What makes a disease “rare?” And when it’s an infrequent or little-known condition, how and what can clinicians learn from it? On the topic of clinical rarity, the Doximity network discussed more than just incidence rates — commenters pondered the impact of misdiagnoses, shared how to work with few resources, and underlined the power of listening. They also shared the lessons they’ve learned from years of treating patients presenting with the uncommon.
Rare diseases are actually common for Cheryl Garganta, MD, a clinical geneticist at the University of Florida. The most common conditions she diagnoses and treats are 1 in 15,000.
“I have seen several individuals with different recessively inherited conditions that have frequencies less than one in a million,” Dr. Garganta said. “I have also seen several people with different dominantly inherited conditions where there are only a handful of people known to have the condition, but I think the low incidence of these conditions is an artifact of limited testing.”
And what is familiar to one clinician may be unknown to another. Thomas Watson, MD, knew little about hereditary nephrogenic diabetes insipidus back in 1991, when he “relied on huge outdated textbooks and the medical library for information, both of which had very limited — and frankly erroneous — information about this rare disease.”
“The most invaluable lesson learned by this green doctor and new dad was to listen to the [parents] of ill children patiently and never discount their concerns,” Dr. Watson shared. “Followed by: infants and toddlers will tell you valuable nonverbal information if you are open to their input.”
More common conditions can still mystify. When a 38-year-old woman presented with multiple orthopaedic injuries on a repeated basis, Ronald Graham, MD, “suspected petit mal seizures due to lack of memory of the events. Exhaustive neurology workup at a major university academic center was negative. Suggested viral/bacterial titers to the department chairman [showed] chronic Lyme disease!”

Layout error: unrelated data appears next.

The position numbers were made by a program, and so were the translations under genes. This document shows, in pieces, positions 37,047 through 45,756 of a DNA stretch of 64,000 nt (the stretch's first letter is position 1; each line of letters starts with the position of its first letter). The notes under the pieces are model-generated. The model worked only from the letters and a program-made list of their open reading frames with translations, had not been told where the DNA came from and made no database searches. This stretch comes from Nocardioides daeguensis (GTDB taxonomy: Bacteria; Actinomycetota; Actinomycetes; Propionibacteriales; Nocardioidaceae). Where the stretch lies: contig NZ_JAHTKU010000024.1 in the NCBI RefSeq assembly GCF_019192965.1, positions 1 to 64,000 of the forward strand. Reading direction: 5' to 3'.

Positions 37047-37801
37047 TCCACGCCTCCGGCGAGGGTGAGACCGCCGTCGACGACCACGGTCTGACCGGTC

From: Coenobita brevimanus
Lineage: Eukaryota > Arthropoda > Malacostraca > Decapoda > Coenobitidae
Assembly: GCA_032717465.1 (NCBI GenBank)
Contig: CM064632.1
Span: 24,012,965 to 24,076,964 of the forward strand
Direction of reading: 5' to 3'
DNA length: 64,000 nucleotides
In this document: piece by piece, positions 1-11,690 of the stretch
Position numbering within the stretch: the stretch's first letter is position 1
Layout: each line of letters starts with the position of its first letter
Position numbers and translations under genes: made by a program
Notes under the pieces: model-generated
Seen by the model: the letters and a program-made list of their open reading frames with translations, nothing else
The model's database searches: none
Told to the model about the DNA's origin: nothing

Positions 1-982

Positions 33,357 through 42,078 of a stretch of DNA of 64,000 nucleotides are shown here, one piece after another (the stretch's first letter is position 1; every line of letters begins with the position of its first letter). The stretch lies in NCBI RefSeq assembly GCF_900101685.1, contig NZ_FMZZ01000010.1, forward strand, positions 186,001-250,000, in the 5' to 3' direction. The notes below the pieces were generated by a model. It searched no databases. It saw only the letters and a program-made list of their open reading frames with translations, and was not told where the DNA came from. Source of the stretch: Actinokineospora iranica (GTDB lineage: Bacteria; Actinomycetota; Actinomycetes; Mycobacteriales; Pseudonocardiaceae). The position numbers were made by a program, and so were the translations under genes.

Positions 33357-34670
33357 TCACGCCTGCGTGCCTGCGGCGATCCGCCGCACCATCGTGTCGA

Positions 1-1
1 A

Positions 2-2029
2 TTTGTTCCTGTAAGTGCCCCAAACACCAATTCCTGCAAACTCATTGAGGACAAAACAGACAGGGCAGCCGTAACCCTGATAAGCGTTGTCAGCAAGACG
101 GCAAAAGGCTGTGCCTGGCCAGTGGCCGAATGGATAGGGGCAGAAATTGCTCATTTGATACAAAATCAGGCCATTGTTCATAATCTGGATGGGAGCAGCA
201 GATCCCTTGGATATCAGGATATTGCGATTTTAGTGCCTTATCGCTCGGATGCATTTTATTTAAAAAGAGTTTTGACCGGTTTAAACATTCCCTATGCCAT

Comorbidities can compound and exacerbate a patient’s rare disease. Rachelle Janush, DO, attested to this in one patient’s case of central core disease (CCD). “[The patient] has other concomitant complex diagnoses irrespective of CCD which certainly enhances her difficulties,” Dr. Janush reflected.
“She was diagnosed with CCD as an older adult with great difficulty in her late 30s, which was initially thought to be MS. Now 60, she does not ambulate and also has scoliosis and hip complications. CCD is part of the National Organization for Rare Disorders (NORD), an organization that I had previously not been involved [with].”
Seeing patients with a rare disease as complex and whole and listening to their stories is important in appropriately caring for them and their families. See below a list of some resources to guide your practice:
- NORD Resource Guides on specific conditions
- NIH National Center for Advancing Translational Sciences’ Rare Diseases Community Resources on advocacy and spreading awareness
- NIH Genetic and Rare Diseases Information Center with support from information specialists
- Rare Disease Day, a global awareness day recognized on the last day of February each year
What are your best practices for treating patients living with rare diseases? Share with the Doximity community in the comments below.
Image by Luis Alvarez / GettyImages